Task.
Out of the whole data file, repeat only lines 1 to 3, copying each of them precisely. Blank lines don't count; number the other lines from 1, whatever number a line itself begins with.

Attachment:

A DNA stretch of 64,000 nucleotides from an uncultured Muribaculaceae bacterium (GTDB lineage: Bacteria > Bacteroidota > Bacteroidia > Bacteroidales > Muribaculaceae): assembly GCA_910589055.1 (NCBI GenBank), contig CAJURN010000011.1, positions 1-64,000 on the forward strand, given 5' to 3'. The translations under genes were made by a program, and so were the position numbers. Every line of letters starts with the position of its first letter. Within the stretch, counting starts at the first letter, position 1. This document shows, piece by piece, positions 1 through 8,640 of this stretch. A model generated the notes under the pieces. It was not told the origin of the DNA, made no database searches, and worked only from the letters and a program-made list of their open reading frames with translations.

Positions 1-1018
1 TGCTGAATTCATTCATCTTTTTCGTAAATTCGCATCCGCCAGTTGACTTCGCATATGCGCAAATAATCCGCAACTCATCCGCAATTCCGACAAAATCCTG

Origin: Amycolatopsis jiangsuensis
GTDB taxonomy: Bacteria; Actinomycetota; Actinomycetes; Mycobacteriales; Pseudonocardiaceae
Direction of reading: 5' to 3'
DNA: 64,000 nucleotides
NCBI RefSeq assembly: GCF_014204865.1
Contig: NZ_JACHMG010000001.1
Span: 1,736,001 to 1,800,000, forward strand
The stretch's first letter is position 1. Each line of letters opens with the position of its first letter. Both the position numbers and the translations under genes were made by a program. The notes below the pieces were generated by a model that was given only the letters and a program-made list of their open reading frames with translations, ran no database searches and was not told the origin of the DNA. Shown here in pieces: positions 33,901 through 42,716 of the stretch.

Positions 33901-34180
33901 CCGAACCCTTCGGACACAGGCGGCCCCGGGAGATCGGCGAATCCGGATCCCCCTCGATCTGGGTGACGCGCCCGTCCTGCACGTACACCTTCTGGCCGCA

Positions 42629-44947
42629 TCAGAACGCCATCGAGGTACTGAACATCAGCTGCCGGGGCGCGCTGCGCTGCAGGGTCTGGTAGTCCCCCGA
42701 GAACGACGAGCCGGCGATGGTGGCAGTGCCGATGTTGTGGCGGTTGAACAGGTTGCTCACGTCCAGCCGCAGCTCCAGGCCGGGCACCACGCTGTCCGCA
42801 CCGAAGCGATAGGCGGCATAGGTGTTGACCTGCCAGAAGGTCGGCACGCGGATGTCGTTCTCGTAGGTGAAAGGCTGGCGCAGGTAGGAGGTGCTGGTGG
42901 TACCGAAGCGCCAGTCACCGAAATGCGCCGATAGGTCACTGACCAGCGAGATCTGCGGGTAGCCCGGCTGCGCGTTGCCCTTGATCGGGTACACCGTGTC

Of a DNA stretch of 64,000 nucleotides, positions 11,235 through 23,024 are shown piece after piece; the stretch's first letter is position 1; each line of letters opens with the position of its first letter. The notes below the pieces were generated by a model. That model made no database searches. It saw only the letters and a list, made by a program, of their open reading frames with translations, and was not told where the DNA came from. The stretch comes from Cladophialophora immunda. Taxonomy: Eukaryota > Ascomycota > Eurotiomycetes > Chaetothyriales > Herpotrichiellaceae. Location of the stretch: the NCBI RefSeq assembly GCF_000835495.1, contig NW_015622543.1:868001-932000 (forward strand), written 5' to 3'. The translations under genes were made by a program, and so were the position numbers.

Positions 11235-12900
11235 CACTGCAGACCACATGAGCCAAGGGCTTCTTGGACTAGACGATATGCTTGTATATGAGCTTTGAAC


A DNA stretch of 64,000 nucleotides from an uncultured Muribaculaceae bacterium (GTDB lineage: Bacteria > Bacteroidota > Bacteroidia > Bacteroidales > Muribaculaceae): assembly GCA_910589055.1 (NCBI GenBank), contig CAJURN010000011.1, positions 1-64,000 on the forward strand, given 5' to 3'. The translations under genes were made by a program, and so were the position numbers. Every line of letters starts with the position of its first letter. Within the stretch, counting starts at the first letter, position 1. This document shows, piece by piece, positions 1 through 8,640 of this stretch. A model generated the notes under the pieces. It was not told the origin of the DNA, made no database searches, and worked only from the letters and a program-made list of their open reading frames with translations.

Positions 1-1018
1 TGCTGAATTCATTCATCTTTTTCGTAAATTCGCATCCGCCAGTTGACTTCGCATATGCGCAAATAATCCGCAACTCATCCGCAATTCCGACAAAATCCTG